Clarksburg, in the heart of the northern West Virginia hills, is a scenic town which has preserved many historic buildings in tribute to its settling sometime between 1778 and 1781. Fairs and festivals are big in Clarksburg, celebrating several ethnic heritages. The West Virginia Italian Heritage Festival has brought pasta cook-offs plus arts and music to Clarksburg for more than a quarter of a century.
A supply depot during the Civil War, Clarksville is also the hometown of Stonewall Jackson. Many town buildings are on the National Register of Historic Places. One of the most recognizable is the Waldomore, a classic revival home which is now a repository for local genealogical research and the papers of UFO writer Gray Barker. Stealey-Goff-Vance House was restored by the historical society as a museum and includes period rooms and Native American artifacts.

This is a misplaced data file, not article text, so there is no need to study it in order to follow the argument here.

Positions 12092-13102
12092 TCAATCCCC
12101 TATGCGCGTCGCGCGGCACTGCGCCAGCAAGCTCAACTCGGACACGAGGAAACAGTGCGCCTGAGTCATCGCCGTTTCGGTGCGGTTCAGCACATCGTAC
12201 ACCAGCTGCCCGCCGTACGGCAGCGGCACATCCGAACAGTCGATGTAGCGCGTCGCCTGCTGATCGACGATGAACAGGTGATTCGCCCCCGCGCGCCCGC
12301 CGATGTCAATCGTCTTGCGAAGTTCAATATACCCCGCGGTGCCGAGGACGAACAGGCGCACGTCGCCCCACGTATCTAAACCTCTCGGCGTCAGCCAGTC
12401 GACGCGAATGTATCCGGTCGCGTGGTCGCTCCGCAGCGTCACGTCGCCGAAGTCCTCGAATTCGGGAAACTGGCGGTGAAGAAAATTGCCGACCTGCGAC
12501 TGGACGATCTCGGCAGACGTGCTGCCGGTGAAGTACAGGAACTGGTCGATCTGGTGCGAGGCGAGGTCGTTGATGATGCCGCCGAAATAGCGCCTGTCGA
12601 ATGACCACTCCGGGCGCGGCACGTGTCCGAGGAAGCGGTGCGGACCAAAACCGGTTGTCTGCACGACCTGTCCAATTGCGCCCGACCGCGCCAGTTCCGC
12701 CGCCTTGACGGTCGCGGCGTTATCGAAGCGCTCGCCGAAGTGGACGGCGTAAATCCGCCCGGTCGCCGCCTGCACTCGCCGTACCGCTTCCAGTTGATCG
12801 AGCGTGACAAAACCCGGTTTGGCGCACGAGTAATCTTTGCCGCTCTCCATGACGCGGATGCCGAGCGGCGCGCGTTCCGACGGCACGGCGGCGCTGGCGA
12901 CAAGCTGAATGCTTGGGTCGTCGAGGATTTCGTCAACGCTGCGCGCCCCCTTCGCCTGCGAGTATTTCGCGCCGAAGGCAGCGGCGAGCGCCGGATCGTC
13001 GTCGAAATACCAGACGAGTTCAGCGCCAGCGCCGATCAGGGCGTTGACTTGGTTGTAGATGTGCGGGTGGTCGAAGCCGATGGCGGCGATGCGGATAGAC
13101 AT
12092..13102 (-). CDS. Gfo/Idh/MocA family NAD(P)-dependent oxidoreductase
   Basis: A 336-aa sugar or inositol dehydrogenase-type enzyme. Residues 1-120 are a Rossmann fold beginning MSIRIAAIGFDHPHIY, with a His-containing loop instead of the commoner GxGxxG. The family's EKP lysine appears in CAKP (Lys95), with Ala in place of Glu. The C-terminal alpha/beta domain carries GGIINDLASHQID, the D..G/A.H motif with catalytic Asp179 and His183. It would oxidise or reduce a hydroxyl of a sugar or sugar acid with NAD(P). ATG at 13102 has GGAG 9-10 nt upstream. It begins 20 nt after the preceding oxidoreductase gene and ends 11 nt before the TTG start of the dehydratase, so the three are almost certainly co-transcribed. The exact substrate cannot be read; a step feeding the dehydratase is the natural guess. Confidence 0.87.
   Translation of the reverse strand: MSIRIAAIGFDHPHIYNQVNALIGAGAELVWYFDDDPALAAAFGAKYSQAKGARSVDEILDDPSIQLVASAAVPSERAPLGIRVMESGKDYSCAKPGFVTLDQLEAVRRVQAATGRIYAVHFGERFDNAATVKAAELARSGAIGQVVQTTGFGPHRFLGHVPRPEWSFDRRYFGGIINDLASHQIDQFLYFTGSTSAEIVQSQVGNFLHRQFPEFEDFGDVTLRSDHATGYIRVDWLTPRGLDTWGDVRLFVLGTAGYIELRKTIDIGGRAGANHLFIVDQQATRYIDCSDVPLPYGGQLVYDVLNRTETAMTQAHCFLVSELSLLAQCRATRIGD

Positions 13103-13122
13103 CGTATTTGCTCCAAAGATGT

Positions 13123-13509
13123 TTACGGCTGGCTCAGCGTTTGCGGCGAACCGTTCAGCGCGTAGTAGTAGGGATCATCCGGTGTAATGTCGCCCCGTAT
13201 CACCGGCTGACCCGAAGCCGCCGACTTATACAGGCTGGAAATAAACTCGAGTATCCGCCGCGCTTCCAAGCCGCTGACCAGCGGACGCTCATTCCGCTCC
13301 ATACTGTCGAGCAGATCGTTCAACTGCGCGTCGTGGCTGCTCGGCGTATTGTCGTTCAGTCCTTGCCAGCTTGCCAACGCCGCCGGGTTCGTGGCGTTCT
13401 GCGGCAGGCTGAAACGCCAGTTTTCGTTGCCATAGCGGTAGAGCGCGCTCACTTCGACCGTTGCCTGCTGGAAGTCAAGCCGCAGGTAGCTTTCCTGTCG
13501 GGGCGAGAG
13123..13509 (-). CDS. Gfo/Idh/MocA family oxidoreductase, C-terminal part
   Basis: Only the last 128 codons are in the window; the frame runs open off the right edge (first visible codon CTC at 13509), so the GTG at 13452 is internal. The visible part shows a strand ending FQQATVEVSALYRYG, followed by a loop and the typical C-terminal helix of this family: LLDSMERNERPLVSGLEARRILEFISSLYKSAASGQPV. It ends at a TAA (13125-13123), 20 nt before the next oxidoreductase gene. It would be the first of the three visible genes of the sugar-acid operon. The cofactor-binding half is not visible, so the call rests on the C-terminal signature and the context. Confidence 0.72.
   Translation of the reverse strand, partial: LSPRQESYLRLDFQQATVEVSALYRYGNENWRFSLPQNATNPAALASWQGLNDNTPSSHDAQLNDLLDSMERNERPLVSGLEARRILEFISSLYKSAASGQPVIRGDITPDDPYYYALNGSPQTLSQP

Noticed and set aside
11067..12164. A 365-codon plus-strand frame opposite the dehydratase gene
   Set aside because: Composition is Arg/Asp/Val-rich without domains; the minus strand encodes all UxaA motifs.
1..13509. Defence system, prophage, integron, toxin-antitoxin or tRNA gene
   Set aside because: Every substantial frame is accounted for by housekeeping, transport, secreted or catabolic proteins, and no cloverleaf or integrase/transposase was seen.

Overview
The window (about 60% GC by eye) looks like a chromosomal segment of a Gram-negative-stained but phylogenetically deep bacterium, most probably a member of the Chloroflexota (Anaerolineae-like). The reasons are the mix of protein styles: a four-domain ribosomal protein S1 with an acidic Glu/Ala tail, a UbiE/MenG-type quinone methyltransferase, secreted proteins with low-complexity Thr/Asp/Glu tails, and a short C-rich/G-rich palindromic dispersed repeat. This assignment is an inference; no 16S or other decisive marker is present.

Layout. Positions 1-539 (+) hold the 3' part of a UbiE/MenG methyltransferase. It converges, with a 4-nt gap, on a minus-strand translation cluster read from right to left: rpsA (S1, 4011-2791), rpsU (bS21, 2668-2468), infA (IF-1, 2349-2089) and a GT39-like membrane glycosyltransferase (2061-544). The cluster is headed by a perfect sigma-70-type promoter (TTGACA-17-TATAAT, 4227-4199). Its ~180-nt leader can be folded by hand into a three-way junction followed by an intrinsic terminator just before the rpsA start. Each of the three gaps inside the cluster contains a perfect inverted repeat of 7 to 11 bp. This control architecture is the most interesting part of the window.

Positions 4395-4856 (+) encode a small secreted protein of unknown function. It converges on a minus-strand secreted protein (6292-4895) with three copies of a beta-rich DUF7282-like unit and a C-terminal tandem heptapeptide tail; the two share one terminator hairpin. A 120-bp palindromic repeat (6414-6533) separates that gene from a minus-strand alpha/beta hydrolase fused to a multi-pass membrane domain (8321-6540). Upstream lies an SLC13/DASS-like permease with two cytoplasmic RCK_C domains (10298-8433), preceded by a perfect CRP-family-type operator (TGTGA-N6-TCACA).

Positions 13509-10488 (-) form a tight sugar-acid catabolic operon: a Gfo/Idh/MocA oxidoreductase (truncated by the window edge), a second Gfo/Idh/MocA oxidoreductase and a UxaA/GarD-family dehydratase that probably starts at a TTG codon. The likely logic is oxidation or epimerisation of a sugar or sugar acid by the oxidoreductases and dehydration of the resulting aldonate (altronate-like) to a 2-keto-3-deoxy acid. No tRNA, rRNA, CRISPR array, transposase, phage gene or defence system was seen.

Salem International University, located 12 miles west of town, is home to Fort New Salem. This collection of 20 log houses from across the state were relocated and preserved on campus. History is recreated here through crafts and folktales. Special events are held throughout the year.
Outdoor recreation includes three town parks featuring tennis, swimming, miniature golf and fitness trails. Head south of town to Watters Smith Memorial State Park to visit more than 500 acres on Duck Creek. The park features a museum and 19th century homestead plus swimming, hiking, picnicking and horseback riding.
Clarksburg's dining options range from fast food to chain restaurants.
Clarksburg is located about two hours northeast of Charleston, WV. Take I-79 north to US 50 west.